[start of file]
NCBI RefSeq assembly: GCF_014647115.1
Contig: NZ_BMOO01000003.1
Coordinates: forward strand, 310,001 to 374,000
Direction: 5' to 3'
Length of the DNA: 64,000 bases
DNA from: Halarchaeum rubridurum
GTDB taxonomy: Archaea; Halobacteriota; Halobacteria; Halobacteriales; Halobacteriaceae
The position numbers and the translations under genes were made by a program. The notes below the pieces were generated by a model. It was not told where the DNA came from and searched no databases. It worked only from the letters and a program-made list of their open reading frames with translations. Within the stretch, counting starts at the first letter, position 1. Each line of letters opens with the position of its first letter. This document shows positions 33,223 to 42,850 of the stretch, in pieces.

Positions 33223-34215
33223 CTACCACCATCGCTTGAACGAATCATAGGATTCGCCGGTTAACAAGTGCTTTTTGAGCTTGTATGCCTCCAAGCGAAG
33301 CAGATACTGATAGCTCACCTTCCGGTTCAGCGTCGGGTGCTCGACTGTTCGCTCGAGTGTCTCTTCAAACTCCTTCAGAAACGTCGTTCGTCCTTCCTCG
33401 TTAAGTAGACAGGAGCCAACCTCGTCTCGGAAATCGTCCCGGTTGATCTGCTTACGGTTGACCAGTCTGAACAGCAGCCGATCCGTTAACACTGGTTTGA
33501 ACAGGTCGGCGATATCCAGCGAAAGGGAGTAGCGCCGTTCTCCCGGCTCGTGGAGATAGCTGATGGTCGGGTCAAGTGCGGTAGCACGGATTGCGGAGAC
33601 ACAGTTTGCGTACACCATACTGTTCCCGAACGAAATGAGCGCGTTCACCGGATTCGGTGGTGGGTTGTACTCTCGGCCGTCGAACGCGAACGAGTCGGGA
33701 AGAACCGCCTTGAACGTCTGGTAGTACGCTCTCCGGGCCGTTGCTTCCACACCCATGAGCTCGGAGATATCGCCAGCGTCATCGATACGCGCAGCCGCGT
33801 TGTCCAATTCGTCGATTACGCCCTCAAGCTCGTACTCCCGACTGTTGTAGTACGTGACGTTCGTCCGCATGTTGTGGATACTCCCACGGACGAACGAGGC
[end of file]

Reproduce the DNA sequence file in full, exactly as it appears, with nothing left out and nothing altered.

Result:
NCBI RefSeq assembly: GCF_014647115.1
Contig: NZ_BMOO01000003.1
Coordinates: forward strand, 310,001 to 374,000
Direction: 5' to 3'
Length of the DNA: 64,000 bases
DNA from: Halarchaeum rubridurum
GTDB taxonomy: Archaea; Halobacteriota; Halobacteria; Halobacteriales; Halobacteriaceae
The position numbers and the translations under genes were made by a program. The notes below the pieces were generated by a model. It was not told where the DNA came from and searched no databases. It worked only from the letters and a program-made list of their open reading frames with translations. Within the stretch, counting starts at the first letter, position 1. Each line of letters opens with the position of its first letter. This document shows positions 33,223 to 42,850 of the stretch, in pieces.

Positions 33223-34215
33223 CTACCACCATCGCTTGAACGAATCATAGGATTCGCCGGTTAACAAGTGCTTTTTGAGCTTGTATGCCTCCAAGCGAAG
33301 CAGATACTGATAGCTCACCTTCCGGTTCAGCGTCGGGTGCTCGACTGTTCGCTCGAGTGTCTCTTCAAACTCCTTCAGAAACGTCGTTCGTCCTTCCTCG
33401 TTAAGTAGACAGGAGCCAACCTCGTCTCGGAAATCGTCCCGGTTGATCTGCTTACGGTTGACCAGTCTGAACAGCAGCCGATCCGTTAACACTGGTTTGA
33501 ACAGGTCGGCGATATCCAGCGAAAGGGAGTAGCGCCGTTCTCCCGGCTCGTGGAGATAGCTGATGGTCGGGTCAAGTGCGGTAGCACGGATTGCGGAGAC
33601 ACAGTTTGCGTACACCATACTGTTCCCGAACGAAATGAGCGCGTTCACCGGATTCGGTGGTGGGTTGTACTCTCGGCCGTCGAACGCGAACGAGTCGGGA
33701 AGAACCGCCTTGAACGTCTGGTAGTACGCTCTCCGGGCCGTTGCTTCCACACCCATGAGCTCGGAGATATCGCCAGCGTCATCGATACGCGCAGCCGCGT
33801 TGTCCAATTCGTCGATTACGCCCTCAAGCTCGTACTCCCGACTGTTGTAGTACGTGACGTTCGTCCGCATGTTGTGGATACTCCCACGGACGAACGAGGC